“Arcturus” is his other name

An Experiment on a Bird in the Air Pump, 1768, Joseph Wright of Derby
Background Image: An Experiment on a Bird in the Air Pump, 1768, Joseph Wright of Derby

Gertrude Stein wrote on her 1935 essay Poetry & Grammar that “a noun is a name of a thing, and therefore slowly if you feel what is inside that thing you do not call it by the name by which it is known”. And at the end of Emily’s poem she hopes that God will be like Stein and see past all the nouns and adjectives used to classify her and still allow her into heaven because he loves her.

Before I get into ‘classifying’ this poem I believe I should be self-aware enough to realize that the more we pull apart a poem the more we’re likely to kill it or at least leave it in a state wholly unrecognizable from what its author intended. What Emily is asking in this poem is that we look beyond classifications and judgments and rather see into the heart of a person no matter how “Old fashioned” or “naughty” or “everything” else they are and “lift” them over the threshold and into our hearts. And so it’s with a leaky bucket of irony that I dig into this poem.

The poem can be divided up into two halves. The first half is, I believe, not only examples of things that are harmed when we classify them, but she is also referring to herself with each example.

For example, “Arcturus” comes from the myth of Arcas and his mother Callisto. Callisto had been turned into a bear and when Arcas was out hunting he almost killed her but Zues intervened and also turned Arcas into a bear and placed them both in the sky as stars. Emily empathizes with “Arcturus” because though he was once a great king, he is now just a bright star in the constellation Boötes. The key here is that, like the final stanza, Zeus (God) recognizes that the bear is actually Callisto and so he prevents a tragedy – Zeus sees past the classification of a bear and can peer into the heart inside to know its true essence the same way Emily hopes God will see past her sins and still allow her into heaven.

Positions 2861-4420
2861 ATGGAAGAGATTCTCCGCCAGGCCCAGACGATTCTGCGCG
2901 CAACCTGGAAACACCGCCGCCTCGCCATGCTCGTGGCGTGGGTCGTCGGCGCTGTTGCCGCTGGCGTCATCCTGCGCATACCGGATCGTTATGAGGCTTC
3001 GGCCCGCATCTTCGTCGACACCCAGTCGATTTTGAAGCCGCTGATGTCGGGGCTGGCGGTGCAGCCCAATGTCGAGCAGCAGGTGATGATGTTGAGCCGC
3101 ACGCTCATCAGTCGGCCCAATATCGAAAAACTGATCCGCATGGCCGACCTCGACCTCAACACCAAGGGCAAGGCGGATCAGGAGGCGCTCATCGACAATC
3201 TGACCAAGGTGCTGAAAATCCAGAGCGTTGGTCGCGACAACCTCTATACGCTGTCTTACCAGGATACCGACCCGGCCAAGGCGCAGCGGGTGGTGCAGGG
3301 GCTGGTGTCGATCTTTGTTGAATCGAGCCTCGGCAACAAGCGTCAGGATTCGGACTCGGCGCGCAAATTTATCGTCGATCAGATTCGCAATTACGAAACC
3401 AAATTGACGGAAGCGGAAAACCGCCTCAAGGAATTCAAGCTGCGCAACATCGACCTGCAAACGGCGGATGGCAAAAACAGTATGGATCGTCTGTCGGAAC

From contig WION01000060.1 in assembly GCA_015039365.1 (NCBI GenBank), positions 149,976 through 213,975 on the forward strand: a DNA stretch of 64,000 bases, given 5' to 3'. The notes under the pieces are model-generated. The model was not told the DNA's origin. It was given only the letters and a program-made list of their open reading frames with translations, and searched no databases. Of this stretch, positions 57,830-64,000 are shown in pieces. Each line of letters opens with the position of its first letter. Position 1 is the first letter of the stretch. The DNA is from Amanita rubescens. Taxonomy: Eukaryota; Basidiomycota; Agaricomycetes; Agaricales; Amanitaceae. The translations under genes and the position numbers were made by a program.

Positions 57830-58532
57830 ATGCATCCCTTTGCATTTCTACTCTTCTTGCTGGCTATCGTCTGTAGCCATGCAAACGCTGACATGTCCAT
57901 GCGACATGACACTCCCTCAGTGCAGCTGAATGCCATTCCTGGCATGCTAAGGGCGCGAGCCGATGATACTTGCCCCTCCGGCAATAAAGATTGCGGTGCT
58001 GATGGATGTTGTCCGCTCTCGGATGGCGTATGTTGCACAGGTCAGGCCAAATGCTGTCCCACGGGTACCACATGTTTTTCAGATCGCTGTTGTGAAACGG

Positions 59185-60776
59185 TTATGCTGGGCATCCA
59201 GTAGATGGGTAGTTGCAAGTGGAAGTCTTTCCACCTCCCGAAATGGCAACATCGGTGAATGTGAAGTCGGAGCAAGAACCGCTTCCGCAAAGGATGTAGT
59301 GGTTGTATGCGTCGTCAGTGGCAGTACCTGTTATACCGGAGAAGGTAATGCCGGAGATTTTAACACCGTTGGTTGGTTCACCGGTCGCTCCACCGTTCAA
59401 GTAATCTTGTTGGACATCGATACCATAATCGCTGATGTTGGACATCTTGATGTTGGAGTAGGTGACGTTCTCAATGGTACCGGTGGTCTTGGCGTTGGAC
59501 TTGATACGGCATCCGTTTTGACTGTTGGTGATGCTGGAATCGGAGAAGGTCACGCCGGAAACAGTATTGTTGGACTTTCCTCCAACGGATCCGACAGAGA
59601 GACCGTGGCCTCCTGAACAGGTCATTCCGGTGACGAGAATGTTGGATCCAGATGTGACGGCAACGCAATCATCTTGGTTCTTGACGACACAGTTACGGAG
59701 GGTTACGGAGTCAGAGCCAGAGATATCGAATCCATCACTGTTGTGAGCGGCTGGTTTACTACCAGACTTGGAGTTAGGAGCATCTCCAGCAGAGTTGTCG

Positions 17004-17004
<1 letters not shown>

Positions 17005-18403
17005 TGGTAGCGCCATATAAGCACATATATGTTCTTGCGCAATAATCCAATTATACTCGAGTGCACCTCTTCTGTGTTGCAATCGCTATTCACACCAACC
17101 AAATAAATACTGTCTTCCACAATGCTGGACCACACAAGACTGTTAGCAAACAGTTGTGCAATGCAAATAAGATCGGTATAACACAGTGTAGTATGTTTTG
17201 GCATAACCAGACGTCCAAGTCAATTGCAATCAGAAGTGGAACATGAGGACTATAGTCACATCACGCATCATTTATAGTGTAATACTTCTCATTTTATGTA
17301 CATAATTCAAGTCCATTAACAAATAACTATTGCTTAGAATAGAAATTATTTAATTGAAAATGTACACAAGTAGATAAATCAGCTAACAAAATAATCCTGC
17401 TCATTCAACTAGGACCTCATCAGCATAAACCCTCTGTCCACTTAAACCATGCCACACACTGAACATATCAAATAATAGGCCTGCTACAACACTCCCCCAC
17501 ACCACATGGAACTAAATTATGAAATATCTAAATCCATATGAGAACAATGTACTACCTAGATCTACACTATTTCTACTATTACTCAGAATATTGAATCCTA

In the second stanza she is not only describing a scene in which she is corrected by a passing savant (“Savan”) when she misidentifies a centipede as a worm, but she is also identifying with the worm as an allusion to Job 25: 6, “how much less man, who is a maggot, and the son of man, who is a worm!” In other words, humanity can be vile and wicked like a maggot – even the first man (Adam) was little better than a “worm” in that he was born of the earth and dirt. However, her use of Resurgam”, which means “I shall rise again”, speaks to how we shall be transformed from lowly dirt-based creatures into something greater. Thus sinners that we are (like maggots) we can still be allowed into heaven. However, she is also commenting on how the scientist – the “Savan” (savant / genius / smart person) does not see the value of the worm / centipede because they are only interested in classifying the object and is not able or willing to see the spirit of the creature. This is what Stein means when she says in her essay that: